AUGUSTA, Ga. — Welcome to the Masters morning rundown, your one-stop shop to catch up on the action from Augusta National. Here’s everything you need to know for the morning of April 6.
Spieth sets the pace
What slump? Jordan Spieth racked up seven birdies—including five consecutive on the back—and an eagle on Thursday afternoon to take the Masters lead on Day 1.
It’s not so much that Spieth went low, but how. While he made the most of the 11 greens he hit—on the nine holes where a red number was recorded, six were spurred by approaches within 12 feet—Spieth chalked up two of his best shots to his putter. An eagle putt on the eighth and, of all things, a five-foot bogey putt on the seventh.
“It was a very difficult putt, and I could have dropped to over par,” Spieth said. “And it led to stepping on No. 8 tee feeling like, okay, regrouped, let’s grab three coming in.”
Given his early-season struggles have been attributed to the flat stick—he entered the week ranked 185th in strokes gained: putting—Spieth’s 1.33 putts per green mark was an auspicious sign, and to the rest of the field, a bad omen. It wasn’t a flawless round; he driver was problematic, and he did make three bogeys. As it was routinely pointed out, one good putting round does not erase three months of woe. But confidence breeds more confidence, and on a course that Spieth has made his de facto home, Spieth is brimming with it heading into Friday.
— Bleacher Report (@BleacherReport) April 5, 2018
Finau’s “miraculous” 68
On Wednesday night, it appeared Tony Finau wouldn’t be able to tee it up in Round 1. Which made what transpired on Thursday all the more shocking. As night fell on Augusta National Thursday night, the 28-year-old finds himself near the top of the leader board.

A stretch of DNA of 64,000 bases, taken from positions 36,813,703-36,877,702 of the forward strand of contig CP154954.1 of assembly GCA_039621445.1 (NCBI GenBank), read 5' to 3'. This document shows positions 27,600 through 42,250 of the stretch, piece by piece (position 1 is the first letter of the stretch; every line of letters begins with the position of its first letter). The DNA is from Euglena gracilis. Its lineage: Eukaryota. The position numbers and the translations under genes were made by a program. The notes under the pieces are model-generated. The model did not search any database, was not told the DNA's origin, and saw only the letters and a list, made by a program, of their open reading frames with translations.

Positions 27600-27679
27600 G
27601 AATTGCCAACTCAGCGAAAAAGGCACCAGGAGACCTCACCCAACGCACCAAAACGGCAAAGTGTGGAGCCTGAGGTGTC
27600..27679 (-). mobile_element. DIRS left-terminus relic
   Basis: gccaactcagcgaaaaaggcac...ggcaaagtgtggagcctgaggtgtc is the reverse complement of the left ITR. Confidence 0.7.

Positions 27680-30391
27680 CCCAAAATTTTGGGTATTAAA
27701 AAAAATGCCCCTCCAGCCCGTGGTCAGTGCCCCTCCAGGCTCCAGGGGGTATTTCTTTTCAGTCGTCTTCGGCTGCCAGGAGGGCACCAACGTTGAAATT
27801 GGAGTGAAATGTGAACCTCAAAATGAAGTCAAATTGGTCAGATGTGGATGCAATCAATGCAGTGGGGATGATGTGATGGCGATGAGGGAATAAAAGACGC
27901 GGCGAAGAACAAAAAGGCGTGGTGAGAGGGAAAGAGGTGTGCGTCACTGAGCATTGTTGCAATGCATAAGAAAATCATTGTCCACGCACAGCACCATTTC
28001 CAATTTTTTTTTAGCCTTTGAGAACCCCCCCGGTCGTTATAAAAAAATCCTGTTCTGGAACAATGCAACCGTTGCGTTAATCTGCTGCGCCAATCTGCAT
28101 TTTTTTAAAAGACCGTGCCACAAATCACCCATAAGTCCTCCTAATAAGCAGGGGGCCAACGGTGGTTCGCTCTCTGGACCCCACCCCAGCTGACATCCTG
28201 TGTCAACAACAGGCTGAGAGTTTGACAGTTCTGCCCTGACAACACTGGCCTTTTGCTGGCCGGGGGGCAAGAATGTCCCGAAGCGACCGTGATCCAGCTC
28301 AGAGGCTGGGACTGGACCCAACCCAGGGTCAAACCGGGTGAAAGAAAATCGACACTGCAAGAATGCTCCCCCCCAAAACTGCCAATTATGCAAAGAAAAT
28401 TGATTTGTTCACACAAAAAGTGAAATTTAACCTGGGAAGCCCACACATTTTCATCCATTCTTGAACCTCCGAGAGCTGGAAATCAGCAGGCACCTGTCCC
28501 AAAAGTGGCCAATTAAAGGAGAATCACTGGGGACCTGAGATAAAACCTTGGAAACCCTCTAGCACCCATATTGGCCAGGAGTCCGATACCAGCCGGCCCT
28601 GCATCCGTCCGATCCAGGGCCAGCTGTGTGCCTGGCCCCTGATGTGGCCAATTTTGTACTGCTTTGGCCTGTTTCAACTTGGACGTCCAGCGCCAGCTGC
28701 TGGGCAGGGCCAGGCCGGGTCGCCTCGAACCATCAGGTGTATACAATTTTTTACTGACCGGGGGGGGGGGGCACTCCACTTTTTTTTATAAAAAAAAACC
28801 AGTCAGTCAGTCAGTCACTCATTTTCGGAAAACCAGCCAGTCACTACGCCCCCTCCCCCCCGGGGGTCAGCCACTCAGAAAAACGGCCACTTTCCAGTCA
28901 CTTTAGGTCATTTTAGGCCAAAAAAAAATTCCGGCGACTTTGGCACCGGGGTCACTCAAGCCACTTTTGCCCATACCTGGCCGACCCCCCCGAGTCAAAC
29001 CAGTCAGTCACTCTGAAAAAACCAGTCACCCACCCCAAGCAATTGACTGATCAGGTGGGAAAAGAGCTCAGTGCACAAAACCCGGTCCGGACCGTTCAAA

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Despite dislocating his ankle in celebration at the Par-3 Contest, Finau cobbled together a four-under 68, one of the best rounds on Day 1. The tour’s leader in driving distance still had plenty of oomph off the tee, and though his irons weren’t on (hitting just half of the greens in regulation) his putter was, with a field-best 1.28 putts per hole.
He did it with “quite a bit” of tape. And a hell of a lot of heart.
“It was nothing short of a miracle ,” Finau said.
This is Finau’s first appearance at the Masters, and as it’s been noted, this is a tournament not kind to newbies. Considering what he just accomplished on one ankle, taking down that history doesn’t seem too daunting.
Tiger’s so-so Round 1
The buzz never stopped for Tiger Woods’ first Masters round in three years. The problem was, Woods never got going, posting a one-over 73.
The 14-time major winner was able to make two birdies on the final five holes, yet his poor driving continues to rear its ugly head. This was especially evident on the par 5s, which have been the bane of his existence this season (101st in par 5 scoring), failing to make birdie on Augusta National’s long holes.
To his credit, Tiger was okay with his round, and feels like he’s in position to strike.
“Yes, I played in a major championship again, but also the fact that … I got myself back in this tournament, and I could have easily let it slip away,” he said. “I fought hard to get it back in there, and I’m back in this championship. It will be fun the next 54 holes.”
It will. The Masters always is. But Woods needs a solid Friday to make sure he’s part of that mix.
Sergio’s terrible, no good, very bad hole